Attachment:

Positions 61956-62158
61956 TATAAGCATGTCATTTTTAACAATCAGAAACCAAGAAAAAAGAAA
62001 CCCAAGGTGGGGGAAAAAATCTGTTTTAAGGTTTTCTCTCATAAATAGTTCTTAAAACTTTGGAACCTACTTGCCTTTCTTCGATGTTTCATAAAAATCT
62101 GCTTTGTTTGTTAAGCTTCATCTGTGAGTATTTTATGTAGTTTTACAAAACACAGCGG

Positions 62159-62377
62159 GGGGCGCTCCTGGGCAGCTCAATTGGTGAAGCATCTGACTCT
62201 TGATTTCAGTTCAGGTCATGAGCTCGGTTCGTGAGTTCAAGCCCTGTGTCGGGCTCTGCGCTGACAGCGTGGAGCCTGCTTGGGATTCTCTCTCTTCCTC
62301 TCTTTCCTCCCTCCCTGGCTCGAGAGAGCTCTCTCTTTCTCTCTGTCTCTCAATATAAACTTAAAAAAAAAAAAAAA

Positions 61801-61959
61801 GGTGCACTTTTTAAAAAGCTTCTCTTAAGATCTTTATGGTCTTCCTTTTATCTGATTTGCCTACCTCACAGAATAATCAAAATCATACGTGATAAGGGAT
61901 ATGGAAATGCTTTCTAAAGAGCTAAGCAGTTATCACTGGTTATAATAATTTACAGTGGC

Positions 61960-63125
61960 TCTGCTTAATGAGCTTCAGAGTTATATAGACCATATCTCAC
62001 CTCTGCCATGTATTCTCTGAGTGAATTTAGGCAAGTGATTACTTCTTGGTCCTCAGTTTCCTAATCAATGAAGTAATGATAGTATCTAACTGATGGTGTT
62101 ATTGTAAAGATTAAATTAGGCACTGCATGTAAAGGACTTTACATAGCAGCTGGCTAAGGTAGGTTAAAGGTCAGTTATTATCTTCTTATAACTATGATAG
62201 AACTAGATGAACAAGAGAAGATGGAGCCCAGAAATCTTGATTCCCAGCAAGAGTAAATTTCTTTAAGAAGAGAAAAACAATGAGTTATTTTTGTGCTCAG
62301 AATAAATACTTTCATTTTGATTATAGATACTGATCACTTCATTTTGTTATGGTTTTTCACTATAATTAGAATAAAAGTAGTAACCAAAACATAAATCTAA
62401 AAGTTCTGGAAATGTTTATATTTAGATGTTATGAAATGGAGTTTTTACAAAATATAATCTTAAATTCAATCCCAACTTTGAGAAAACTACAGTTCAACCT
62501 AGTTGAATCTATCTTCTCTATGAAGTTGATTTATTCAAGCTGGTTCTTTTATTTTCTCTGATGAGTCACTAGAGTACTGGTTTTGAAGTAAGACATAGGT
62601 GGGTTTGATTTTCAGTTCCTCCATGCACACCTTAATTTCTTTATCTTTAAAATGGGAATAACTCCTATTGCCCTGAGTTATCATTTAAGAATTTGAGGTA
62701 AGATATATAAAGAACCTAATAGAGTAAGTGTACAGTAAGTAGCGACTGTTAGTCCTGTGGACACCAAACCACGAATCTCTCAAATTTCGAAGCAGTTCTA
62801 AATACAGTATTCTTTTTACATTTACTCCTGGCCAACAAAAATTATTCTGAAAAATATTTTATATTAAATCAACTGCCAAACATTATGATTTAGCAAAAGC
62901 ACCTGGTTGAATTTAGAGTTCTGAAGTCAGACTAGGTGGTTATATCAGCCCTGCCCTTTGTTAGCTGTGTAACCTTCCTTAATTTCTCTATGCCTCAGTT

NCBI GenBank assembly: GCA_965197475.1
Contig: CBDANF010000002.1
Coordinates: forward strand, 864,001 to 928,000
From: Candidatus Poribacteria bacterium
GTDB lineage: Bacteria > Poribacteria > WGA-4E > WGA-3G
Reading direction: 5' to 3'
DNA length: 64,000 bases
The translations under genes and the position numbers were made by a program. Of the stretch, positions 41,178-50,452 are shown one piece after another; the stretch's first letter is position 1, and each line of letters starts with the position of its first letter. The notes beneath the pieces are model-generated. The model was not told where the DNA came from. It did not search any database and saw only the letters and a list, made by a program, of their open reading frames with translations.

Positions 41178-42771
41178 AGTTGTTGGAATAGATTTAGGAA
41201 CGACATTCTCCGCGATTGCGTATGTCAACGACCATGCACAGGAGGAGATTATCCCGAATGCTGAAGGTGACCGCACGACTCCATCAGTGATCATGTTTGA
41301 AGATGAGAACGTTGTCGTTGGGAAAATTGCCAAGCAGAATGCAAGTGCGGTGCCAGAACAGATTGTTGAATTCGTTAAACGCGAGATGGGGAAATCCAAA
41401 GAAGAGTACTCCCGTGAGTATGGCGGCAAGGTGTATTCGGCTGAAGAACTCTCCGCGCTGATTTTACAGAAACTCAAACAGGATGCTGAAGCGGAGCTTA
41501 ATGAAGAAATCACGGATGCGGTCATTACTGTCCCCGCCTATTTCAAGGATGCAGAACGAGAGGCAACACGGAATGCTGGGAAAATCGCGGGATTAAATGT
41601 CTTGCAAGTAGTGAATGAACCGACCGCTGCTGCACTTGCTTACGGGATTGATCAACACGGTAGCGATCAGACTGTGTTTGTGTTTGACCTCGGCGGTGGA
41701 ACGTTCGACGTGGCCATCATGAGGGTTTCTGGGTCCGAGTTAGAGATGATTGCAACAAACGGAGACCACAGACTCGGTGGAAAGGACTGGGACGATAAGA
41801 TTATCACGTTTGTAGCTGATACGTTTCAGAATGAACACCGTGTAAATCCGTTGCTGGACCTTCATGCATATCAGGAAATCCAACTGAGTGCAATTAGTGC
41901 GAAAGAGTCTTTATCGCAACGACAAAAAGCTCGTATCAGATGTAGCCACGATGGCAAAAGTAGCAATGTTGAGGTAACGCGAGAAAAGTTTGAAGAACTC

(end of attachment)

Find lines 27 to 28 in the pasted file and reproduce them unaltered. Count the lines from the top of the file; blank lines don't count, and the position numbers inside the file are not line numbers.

From: Candidatus Poribacteria bacterium
GTDB lineage: Bacteria > Poribacteria > WGA-4E > WGA-3G